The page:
Tuesday, February 24, 2009

Just some history on local landmarks and streets...

I don't know if this is of interest to anyone, but I don't think you have to live here to find this interesting for historical reasons...
Squares & Alleys

Bastion Square
Part of historic Olde Towne, the Court House (designed by architect H.O.Tiedeman) was the first concrete building in Victoria. Built in 1889, it now houses the Maritime Museum. The Law Chambers, designed by F.M.Rattenbury, was built at the turn of the century. Burnes House, originally a hotel in 1882, then a brothel and later a warehouse, was restored in 1967. Strousse Warehouse was built in 1885 as a supply centre for gold miners. The Board of Trade building was built in 1892 by A.M. Muir.

Centennial Square
Built to commemorate the 100th anniversary of the city's incorporation (in 1962). It includes: City Hall, the McPherson Playhouse, a senior citizens activity centre, the Capital Regional District services. It also contains shops, a parkade, a fountain and a small knot garden.

Fan Tan Alley
Located in Chinatown, this alley is the narrowest commercial street in North America.

Market Square
Formerly part of Olde Towne Victoria, with three levels of unique shops and restaurants, the shopping area was renovated by Sam Bawlf in 1975.

Pioneer Square
On Quadra Street between Meares and Rockland (north of Christ Church Cathedral), the second cemetery in Victoria was in use between 1858 to 1873. Many distinguished pioneers were (and still are) buried here.

Trounce Alley
Just north of View Street, off Government, are authentic gas lights more than 125 years old. The alley was named after Victoria pioneer Thomas Trounce. W&J Wilson Clothiers has been at its present location since 1862 (the same year Victoria was incorporated as a city).

Street Names
A great number of Victoria street names have their roots firmly planted in history. Here are a few explanations to make the city's illustrious past spring to life:

Streets named after warships: Cormorant, Fisgard, Herald, Chatham, Discovery, and Pembroke. H.M.S. Pandora was Queen Victoria's survey vessel, which plied the waters around Vancouver Island.
The original big, sprawling farms: Hillside, Cloverdale, Fernwood, Deans and Uplands, gave their names to streets, too.
Cook Street was named after the explorer and navigator Captain James Cook, who first explored the waters on the West Coast of Vancouver Island in 1778.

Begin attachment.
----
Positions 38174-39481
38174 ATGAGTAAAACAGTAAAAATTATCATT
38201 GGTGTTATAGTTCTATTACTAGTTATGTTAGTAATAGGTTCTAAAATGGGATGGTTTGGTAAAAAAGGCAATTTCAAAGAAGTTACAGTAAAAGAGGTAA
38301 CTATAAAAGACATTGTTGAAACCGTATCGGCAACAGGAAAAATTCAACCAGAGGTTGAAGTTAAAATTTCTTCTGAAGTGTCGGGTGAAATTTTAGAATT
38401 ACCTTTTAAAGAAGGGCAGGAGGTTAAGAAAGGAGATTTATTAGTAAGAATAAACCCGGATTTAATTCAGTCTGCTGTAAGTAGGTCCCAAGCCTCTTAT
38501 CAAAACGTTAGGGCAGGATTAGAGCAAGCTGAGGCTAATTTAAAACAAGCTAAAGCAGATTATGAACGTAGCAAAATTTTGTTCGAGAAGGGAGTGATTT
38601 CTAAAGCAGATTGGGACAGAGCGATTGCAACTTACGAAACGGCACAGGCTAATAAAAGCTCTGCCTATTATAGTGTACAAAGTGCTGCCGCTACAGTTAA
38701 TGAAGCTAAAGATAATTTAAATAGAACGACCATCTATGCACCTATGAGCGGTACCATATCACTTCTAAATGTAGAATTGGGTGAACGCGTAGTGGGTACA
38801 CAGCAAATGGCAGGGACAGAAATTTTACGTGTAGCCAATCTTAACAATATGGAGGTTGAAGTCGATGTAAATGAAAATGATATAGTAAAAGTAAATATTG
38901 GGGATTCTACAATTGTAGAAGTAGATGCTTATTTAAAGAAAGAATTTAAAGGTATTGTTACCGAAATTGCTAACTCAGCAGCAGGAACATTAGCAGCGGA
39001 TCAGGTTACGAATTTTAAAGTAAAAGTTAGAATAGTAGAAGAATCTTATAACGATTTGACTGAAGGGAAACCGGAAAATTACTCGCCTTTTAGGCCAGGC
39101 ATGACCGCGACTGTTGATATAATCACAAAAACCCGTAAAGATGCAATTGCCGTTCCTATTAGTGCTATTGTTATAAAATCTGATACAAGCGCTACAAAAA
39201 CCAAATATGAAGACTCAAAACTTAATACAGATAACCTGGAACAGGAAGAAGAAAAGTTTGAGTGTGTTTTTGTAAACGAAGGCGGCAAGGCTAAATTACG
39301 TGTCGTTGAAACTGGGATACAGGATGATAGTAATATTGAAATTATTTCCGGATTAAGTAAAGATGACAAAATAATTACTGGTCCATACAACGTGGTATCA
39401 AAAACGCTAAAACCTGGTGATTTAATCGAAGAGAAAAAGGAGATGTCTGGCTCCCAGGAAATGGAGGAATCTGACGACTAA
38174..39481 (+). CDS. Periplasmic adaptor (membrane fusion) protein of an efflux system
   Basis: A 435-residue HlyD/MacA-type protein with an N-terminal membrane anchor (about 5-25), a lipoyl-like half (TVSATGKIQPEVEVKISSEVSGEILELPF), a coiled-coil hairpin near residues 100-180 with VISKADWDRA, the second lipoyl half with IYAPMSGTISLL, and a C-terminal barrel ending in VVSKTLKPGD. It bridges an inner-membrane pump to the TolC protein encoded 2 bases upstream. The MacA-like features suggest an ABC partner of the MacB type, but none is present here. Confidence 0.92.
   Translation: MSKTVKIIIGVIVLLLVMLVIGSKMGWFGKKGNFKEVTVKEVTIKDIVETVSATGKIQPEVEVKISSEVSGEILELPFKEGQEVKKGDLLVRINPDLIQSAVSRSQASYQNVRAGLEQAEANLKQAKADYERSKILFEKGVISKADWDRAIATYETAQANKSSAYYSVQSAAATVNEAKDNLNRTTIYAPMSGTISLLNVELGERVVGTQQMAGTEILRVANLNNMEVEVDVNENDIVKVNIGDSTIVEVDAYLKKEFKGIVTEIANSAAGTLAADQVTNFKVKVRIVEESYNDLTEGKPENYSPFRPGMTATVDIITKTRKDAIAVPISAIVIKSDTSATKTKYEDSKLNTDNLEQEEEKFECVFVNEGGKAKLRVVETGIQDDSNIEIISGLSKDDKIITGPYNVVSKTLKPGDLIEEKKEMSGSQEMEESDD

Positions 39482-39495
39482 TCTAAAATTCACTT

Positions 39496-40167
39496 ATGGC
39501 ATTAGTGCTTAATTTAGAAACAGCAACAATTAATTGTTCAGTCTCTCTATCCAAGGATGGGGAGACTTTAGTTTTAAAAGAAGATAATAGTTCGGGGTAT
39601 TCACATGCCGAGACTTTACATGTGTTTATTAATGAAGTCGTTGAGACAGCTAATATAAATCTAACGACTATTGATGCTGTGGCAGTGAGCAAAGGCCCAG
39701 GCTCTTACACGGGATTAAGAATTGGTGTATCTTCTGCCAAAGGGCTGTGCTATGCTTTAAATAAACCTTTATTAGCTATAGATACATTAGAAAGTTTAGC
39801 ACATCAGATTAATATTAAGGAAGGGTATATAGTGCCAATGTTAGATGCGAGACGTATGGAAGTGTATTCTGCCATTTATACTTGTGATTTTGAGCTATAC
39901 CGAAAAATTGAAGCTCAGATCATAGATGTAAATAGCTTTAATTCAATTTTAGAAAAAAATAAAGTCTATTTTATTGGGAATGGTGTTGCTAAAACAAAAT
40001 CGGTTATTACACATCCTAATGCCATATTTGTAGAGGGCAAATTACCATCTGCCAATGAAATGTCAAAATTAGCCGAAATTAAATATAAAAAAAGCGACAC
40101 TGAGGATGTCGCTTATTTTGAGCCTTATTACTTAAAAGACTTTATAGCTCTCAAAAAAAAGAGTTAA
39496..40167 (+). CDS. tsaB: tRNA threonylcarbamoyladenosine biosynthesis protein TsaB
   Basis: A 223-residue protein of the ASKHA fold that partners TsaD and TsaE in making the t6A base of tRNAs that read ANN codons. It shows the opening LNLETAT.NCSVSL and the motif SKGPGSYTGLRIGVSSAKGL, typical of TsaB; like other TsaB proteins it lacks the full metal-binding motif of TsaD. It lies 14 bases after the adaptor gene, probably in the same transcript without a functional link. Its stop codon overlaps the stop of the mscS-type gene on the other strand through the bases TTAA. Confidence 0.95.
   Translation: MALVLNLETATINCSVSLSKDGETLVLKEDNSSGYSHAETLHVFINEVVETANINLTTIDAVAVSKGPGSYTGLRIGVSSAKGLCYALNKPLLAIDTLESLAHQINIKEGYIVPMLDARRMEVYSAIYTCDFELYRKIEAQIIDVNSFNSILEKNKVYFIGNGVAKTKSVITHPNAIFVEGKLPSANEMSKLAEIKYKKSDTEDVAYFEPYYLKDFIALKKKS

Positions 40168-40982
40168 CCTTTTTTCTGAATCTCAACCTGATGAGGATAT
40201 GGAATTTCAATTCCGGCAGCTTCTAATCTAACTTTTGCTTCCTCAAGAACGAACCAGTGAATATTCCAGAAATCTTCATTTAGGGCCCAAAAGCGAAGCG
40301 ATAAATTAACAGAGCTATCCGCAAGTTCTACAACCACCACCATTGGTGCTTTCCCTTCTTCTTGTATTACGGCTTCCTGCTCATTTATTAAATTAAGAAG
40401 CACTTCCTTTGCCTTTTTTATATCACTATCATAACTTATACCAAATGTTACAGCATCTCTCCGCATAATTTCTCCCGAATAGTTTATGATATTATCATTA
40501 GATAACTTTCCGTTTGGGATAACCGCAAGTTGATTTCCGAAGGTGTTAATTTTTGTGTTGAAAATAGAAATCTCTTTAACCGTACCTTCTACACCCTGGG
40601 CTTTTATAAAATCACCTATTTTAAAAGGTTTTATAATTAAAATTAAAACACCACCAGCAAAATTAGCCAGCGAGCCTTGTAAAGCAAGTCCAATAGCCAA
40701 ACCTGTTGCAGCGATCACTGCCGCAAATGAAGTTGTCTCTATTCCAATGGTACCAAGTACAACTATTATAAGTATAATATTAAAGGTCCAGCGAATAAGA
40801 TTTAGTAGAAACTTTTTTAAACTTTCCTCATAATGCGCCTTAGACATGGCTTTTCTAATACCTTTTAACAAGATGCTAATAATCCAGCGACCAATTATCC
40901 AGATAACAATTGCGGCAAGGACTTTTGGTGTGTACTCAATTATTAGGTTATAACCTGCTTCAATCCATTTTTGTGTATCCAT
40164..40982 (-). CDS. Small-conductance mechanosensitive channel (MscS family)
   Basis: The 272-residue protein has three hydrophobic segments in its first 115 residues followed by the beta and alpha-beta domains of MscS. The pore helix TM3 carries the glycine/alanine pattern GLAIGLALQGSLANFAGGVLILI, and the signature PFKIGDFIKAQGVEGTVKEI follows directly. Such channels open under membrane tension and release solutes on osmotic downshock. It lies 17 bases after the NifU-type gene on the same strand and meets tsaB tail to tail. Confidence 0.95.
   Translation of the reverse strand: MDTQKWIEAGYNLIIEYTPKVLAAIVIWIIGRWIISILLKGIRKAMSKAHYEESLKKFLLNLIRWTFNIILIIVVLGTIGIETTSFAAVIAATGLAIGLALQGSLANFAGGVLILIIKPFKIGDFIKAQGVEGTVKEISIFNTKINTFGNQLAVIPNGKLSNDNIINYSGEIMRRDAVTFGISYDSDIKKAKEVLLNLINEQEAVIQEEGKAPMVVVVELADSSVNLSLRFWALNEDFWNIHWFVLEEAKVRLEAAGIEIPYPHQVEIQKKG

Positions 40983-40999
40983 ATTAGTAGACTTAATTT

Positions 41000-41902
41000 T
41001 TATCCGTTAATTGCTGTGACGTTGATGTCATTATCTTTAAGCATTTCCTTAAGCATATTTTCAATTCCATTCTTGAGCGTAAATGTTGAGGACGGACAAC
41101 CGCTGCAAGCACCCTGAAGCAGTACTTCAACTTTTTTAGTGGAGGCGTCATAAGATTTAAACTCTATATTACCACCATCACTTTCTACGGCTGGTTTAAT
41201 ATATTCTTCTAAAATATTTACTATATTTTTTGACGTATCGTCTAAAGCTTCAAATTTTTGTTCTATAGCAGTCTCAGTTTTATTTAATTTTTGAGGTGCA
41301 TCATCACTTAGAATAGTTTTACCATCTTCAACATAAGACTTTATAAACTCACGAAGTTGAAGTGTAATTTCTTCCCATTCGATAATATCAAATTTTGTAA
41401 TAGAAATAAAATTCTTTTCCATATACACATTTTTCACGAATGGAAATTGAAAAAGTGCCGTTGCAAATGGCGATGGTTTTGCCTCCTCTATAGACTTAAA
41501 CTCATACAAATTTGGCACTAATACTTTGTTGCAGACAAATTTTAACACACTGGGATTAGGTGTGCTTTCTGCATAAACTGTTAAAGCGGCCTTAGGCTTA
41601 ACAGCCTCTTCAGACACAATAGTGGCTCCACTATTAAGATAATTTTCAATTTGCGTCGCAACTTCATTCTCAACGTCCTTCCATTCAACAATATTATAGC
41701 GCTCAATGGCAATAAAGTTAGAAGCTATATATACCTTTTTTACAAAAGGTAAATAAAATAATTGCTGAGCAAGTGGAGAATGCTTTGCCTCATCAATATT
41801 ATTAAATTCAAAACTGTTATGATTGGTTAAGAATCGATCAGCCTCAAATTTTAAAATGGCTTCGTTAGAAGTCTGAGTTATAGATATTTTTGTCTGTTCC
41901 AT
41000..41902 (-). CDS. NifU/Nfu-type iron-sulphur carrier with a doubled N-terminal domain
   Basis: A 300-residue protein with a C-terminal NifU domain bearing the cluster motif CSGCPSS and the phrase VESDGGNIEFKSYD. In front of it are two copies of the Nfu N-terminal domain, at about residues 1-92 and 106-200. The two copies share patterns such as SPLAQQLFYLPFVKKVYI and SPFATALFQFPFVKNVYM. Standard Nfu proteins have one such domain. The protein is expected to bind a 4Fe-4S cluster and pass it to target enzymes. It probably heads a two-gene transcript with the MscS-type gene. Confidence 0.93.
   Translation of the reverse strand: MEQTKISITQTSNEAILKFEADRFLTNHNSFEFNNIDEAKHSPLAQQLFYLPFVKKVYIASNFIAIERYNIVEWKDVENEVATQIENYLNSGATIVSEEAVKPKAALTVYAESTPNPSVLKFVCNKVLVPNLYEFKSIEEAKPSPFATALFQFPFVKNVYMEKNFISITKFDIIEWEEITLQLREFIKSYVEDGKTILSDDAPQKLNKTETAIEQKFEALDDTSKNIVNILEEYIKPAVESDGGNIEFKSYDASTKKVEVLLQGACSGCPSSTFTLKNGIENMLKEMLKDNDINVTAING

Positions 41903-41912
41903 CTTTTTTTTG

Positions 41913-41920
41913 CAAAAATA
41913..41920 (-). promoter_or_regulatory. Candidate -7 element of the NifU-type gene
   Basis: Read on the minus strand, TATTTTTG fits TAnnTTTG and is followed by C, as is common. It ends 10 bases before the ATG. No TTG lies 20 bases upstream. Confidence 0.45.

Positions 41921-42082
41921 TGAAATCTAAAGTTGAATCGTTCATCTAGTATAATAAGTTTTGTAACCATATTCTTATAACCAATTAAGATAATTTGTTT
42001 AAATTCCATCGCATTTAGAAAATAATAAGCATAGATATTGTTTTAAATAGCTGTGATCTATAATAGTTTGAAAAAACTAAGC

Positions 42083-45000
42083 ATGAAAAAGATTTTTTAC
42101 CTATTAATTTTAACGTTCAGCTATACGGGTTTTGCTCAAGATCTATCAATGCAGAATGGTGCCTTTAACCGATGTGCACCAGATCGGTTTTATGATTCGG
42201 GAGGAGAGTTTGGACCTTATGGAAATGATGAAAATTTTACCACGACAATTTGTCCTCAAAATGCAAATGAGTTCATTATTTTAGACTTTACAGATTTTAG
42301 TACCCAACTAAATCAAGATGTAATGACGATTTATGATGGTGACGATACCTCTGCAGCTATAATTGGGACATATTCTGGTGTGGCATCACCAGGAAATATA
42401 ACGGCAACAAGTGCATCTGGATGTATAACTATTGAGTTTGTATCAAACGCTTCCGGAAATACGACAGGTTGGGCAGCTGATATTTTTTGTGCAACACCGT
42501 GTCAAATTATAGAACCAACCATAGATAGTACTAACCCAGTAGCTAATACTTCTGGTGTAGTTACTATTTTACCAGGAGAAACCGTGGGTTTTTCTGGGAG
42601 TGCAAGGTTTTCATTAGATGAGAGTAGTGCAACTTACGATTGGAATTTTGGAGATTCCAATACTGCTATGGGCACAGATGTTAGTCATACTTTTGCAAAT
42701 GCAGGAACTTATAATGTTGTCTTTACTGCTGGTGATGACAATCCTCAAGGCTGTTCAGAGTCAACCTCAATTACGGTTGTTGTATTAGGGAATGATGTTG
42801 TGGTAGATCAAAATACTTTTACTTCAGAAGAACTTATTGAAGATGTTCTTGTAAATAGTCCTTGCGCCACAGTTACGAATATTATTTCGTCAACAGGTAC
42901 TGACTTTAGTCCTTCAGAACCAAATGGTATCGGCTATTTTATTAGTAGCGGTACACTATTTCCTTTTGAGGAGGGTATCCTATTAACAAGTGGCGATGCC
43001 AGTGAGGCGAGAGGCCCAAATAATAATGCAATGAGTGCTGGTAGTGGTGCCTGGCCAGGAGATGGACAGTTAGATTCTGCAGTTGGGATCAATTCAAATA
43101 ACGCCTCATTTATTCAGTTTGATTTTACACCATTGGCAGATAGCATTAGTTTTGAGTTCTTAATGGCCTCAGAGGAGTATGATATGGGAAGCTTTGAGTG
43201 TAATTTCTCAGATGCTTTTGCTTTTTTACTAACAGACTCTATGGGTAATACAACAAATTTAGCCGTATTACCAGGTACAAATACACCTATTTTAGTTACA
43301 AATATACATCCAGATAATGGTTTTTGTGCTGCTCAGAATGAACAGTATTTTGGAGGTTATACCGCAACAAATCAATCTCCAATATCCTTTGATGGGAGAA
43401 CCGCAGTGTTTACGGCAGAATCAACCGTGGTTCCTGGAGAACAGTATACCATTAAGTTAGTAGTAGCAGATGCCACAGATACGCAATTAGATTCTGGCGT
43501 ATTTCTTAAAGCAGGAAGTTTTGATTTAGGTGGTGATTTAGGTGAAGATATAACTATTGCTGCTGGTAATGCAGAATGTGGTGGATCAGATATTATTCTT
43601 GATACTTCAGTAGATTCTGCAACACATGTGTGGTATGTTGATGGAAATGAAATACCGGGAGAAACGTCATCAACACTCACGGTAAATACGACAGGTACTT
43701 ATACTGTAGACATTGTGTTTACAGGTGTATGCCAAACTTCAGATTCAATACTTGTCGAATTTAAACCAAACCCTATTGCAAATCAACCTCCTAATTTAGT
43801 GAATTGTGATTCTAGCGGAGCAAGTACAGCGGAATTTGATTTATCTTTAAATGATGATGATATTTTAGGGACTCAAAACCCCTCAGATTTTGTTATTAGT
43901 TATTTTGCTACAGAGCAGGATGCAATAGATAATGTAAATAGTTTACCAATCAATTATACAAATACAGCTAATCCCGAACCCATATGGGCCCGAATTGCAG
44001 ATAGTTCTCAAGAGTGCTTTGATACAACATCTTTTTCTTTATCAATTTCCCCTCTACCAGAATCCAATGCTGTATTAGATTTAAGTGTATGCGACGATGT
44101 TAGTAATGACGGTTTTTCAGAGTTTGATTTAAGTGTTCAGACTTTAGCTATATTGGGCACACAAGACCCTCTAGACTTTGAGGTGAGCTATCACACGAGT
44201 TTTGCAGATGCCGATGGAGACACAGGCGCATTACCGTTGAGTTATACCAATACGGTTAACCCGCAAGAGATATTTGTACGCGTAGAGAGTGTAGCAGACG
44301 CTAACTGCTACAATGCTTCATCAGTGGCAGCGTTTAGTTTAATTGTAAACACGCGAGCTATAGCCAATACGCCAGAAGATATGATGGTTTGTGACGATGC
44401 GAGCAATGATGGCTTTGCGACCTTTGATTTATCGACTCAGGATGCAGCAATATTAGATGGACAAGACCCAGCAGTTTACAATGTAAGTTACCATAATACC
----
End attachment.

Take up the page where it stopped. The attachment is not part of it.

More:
Douglas Street was named after the Hudson Bay Company's first Chief Factor, Captain James Douglas, who was the founder of Fort Victoria and, later, the second Governor of the Crown Colony of British Columbia.
Fort Street took its name from the Hudson Bay Company's fort, Fort Victoria.
Foul Bay was named after the term sailors used to describe a snagged anchor. Due to the rocky bottom of the bay, many ships lost their anchors here.
Gonzales Avenue, Hill and Observatory take their titles from the Spanish explorer.
Government Street was named after the Colonial administrative offices located at Fort Victoria.
Johnson Street was so called either after the Commander Charles Johnson, the Captain of H.M.S. Driver, or after Dr. George Johnstone of the Hudson's Bay Company.
Quadra Street was named after Juan Francisca de la Bodega y Quadra who, as Viceroy of Mexico, met with Captain George Vancouver to restore to the British lands taken by the Spaniards in 1798.
Tolmie commemorates Dr. William F.Tolmie, one of Victoria's pioneer greats.
Vancouver Street was named after Captain George Vancouver, who explored this coast in 1792 aboard H.M.S. Discovery.
Yates Street was named after James Yates, an independent trader and member of the first legislative council on Vancouver Island.


Anonymous said...

Some more info interesting information on James Douglas - in light of current interest in President Obamba. Governor of colonies of Vancouver Island and BC 1851 to 1864.

He was born in Guyana - to a mother who was half black - and therefore likely the first black head of a colony in North America. I will let other history buffs correct me with an earlier instance in another colony.

The first black governor in the US was PBS Pinchblack (according to Wikipedia) in 1872.